(A bit of a pointless question if you're not asking for proof which hardly any customer would be able to provide)

Secondly she wanted to know whether the lady came from a politician's family or had close contacts with politicians!
(That was a question I liked. Are they beginning to monitor the money laundering activities of our politicians?)

The third question was what the customer would likely be doing with the proceeds...
(I actually had to restrain myself from barging in and saying something silly)

Luckily I can't remember what the fourth question was about.

Finally, the cashier told us that her answers would remain on a piece of paper and would not be conveyed to anybody else.

We're living in digital times and these people are storing information on a piece of paper?
Maybe we're just being accustomed to answer all kinds of personal questions...
 

Abats

Jedi Master
FOTCM Member
Just to throw in a personal experience.

Today I accompanied a lady to a money and bullion shop which had just been allowed to reopen the day before. My role was to aid and advise her and since her amount of gold exceeded the new 1.999 EUR limit* in worth, I had already prepared her for carrying her ID-card with her.

(*In most EU countries there is a 9.999 EUR limit in place, but in Germany the political class just wanted to turn the screws a little bit tighter)

With the deal having almost been concluded we were surprised when the cashier told us she had four questions she wanted to ask her customer.

Firstly she wanted to know where the gold came from. The lady told her that it had been in her family's possession.
(A bit of a pointless question if you're not asking for proof which hardly any customer would be able to provide)

Secondly she wanted to know whether the lady came from a politician's family or had close contacts with politicians!
(That was a question I liked. Are they beginning to monitor the money laundering activities of our politicians?)

The third question was what the customer would likely be doing with the proceeds...
(I actually had to restrain myself from barging in and saying something silly)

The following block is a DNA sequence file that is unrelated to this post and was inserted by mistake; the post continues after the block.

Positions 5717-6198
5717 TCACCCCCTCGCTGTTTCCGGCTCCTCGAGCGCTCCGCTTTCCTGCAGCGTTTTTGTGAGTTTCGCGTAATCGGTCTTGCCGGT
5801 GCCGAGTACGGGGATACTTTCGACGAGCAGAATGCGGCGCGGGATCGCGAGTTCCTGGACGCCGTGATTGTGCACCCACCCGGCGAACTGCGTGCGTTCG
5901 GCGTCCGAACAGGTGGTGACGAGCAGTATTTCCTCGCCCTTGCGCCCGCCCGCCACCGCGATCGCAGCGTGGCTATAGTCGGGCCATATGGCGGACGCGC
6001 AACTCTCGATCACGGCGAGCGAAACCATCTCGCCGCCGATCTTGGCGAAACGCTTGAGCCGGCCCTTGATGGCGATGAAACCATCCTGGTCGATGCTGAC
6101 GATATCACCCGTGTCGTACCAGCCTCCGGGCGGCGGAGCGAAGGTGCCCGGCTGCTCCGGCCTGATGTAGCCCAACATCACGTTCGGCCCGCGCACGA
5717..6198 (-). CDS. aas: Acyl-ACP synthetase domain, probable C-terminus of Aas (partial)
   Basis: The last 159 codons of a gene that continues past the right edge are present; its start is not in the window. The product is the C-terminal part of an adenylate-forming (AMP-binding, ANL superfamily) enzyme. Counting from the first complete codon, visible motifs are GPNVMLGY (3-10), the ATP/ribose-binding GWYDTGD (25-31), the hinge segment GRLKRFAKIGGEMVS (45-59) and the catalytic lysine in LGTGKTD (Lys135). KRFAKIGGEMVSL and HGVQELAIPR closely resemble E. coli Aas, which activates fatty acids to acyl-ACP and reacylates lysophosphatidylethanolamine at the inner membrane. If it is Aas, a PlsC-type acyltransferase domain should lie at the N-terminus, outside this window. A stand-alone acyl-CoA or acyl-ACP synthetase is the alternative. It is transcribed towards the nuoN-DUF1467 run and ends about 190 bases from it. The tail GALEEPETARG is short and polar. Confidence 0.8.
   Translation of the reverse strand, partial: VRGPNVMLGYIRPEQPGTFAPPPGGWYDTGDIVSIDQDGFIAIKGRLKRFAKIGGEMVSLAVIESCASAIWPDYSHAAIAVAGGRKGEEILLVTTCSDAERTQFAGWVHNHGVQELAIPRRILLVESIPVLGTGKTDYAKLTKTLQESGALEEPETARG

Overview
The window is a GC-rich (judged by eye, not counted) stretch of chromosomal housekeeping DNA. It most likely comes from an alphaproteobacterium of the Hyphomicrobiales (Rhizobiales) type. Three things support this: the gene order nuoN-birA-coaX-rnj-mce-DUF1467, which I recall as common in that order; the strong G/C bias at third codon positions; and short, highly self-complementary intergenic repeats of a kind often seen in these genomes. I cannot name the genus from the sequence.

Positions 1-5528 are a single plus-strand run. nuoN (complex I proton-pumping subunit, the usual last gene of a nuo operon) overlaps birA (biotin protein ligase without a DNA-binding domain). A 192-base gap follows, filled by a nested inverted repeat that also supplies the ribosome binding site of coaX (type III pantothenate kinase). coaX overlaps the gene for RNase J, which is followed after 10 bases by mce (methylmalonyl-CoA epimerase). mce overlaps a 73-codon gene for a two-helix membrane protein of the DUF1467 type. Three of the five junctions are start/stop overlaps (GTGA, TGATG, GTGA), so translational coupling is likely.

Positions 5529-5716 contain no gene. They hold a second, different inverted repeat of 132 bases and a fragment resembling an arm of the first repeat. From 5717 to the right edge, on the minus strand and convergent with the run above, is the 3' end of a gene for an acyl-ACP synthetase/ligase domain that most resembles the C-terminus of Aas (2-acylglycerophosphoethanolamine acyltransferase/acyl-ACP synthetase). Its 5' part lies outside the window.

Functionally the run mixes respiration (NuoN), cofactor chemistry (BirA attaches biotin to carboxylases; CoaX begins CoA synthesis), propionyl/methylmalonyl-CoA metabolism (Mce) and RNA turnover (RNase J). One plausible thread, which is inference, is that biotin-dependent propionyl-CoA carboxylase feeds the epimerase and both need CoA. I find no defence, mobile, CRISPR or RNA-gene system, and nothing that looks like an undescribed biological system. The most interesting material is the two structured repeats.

Luckily I can't remember what the fourth question was about.

Finally, the cashier told us that her answers would remain on a piece of paper and would not be conveyed to anybody else.

We're living in digital times and these people are storing information on a piece of paper?
Maybe we're just being accustomed to answer all kinds of personal questions...
I find this situation completely unbelievable and really weird.
 

Mark

Administrator
Administrator
Moderator
FOTCM Member
The only things that I can find that are still available are proof coins or oddball offbeat coins selling at ridiculous premiums.
You might check into APMEX.com, their in-stock products vary by day so you might want to check it daily and when they have something and you want it then buy it right away otherwise it'll sell out relatively soon - typically less than 24 hours these days. They sell all sorts of metals.

Most major sellers use a markup of around 10% over the spot price, that's been the case for many years best I can tell. Some might mark it up a bit less or a bit more.

You're unlikely to avoid paying the markup - unless maybe you're buying huge amounts.

There are two kinds of spot prices: Bid and Ask. Bid is the price a large buyer is willing to pay, as a base, per troy ounce (31.103 grams). Ask is the base price they're asking of people who want to buy it from them.

What people might not realize is that "spot price" represents a somewhat vague number loosely defined by whoever is buying and selling. The world markets (NY, London, Asia, etc) set a spot price once a day, usually when they open for the day, this is used a starting point for the day in their market, then everyone else adjusts according to their own designs as the day goes on. For example right now Kitco shows 1oz of gold at 1733.60 USD (Ask price). Meanwhile APMEX shows 1748.20 (Ask price). Best I can tell there's no official spot price at any given moment because it fluctuates by the minute and sellers set their own price.

Based on comparing those two site days nearly every day for 3 weeks it looks to me like APMEX puts something like a $15 USD markup on the spot price (Ask) compared to Kitco and then when they sell a 1oz US Eagle gold coin they price that coin at around the "Ask spot price" + 10%.
 

Mark

Administrator
Administrator
Moderator
FOTCM Member
Another note about buying: Typically the smaller unit you want the more is costs. For example a 1/2oz coin is more expensive per gram than 1oz coin.